Archive for August 7th, 2013

August 7, 2013

Un poco Italian

photo5I always recommend that my Italy bound clients learn a few basic Italian words and phrases. Although English is spoken in most tourist parts of Italy, knowing a little bit of Italian will definitely improve your experience. Italian’s genuinely appreciate the visitor who ‘makes the effort’, even if it is just your greeting “Buongiorno” or “Arrivederci”.

Dianne Hales, author of La Bella Lingua: My Love Affair with Italian, the World’s Most Enchanting Language says, “I’ve spent more than 25 years learning as much Italian as I possibly can, but the question I’m often asked is ‘What do I need just to get by in Italy?'”
Here Dianne shares her recommendations for the least Italian you should know:
•Greetings. Know how to say “buongiorno” (bwohn-JOR-noh) for “Good morning” or “Good Day”; “buona sera” (BWOH-nah-SAY-ra) for “Good evening”; and “arrivederci” (ah-ree-vay-DEHR-chee) for goodbye (obligatory when you leave a shop or restaurant).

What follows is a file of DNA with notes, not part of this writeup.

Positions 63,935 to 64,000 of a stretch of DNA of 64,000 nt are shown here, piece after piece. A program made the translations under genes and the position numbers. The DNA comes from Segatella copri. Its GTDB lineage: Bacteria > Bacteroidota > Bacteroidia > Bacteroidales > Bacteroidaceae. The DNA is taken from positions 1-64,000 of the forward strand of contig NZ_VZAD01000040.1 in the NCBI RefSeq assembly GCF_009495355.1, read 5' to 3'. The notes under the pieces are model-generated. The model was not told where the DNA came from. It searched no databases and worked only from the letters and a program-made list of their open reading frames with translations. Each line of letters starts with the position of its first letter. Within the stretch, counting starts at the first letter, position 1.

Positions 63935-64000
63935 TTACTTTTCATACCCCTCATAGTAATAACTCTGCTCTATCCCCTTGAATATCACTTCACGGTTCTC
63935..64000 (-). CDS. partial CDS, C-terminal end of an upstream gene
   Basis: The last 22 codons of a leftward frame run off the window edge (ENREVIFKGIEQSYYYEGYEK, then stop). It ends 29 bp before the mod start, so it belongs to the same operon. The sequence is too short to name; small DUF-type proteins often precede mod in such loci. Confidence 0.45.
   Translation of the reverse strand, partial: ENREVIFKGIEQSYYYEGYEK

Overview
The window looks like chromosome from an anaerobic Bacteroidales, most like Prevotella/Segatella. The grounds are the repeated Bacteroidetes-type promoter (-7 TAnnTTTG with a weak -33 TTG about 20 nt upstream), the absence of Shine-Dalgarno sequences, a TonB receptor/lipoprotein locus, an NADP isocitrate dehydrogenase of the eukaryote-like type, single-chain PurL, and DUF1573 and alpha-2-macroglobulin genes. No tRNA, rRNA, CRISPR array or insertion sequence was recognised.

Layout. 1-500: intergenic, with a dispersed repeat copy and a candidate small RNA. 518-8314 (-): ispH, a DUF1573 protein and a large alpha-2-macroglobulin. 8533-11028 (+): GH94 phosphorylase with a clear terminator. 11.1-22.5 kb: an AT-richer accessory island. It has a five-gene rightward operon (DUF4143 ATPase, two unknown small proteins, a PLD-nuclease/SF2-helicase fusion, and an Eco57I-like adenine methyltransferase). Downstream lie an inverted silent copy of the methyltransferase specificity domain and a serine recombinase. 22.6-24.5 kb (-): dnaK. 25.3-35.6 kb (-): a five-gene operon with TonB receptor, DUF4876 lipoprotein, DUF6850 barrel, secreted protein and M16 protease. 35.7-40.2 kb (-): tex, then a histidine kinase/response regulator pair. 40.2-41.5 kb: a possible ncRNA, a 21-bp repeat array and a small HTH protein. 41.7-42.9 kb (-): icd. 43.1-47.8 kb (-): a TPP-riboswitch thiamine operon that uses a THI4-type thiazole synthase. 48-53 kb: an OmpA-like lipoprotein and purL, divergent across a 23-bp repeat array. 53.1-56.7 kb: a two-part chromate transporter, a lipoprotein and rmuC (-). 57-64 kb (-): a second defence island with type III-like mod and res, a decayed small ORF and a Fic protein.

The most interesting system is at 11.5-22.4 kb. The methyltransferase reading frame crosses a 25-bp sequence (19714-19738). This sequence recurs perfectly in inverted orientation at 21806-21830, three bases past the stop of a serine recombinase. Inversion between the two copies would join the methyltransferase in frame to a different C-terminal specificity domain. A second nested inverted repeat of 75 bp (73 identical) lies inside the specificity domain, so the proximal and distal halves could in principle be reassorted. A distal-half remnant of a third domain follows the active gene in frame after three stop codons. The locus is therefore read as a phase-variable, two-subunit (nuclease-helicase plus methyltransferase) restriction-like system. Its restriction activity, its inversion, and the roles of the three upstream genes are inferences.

•Disclosure. Say up front, “Non parlo italiano” (nohn PAR-loh ee-tah-leeAH-non) for “I don’t speak Italian.” A good follow-up question: Parla inglese? (PAR-lah een-GLAY-zay) Do you speak English?
•Courtesy. Please, thank you, and you’re welcome are the most important phrases in any language. The Italian phrases are “per favore” (pehr fah-VOH-ray); grazie (GRAHT-zee-ay) and prego (PRAY-goh).
•Personal preferences. Wherever you go, someone will ask, “Va bene?” (VAH BAY-ne): “Is it going well? Is everything okay?” If it is, you can reply “Si, bene!” (see BEHN-nay) for yes, all is well. “Mi piace” (mee pee-AH-chay) means “I like”; non mi piace, “I don’t like it.”
•Prices. Bottom line, you’re going to be buying food, tickets, souvenirs and other irresistible things. Before you do, you’ll want to know, “Quanto costa?” (KWAHN-toh KOH-sta): How much does it cost?

Buon viaggio! Have a good trip.

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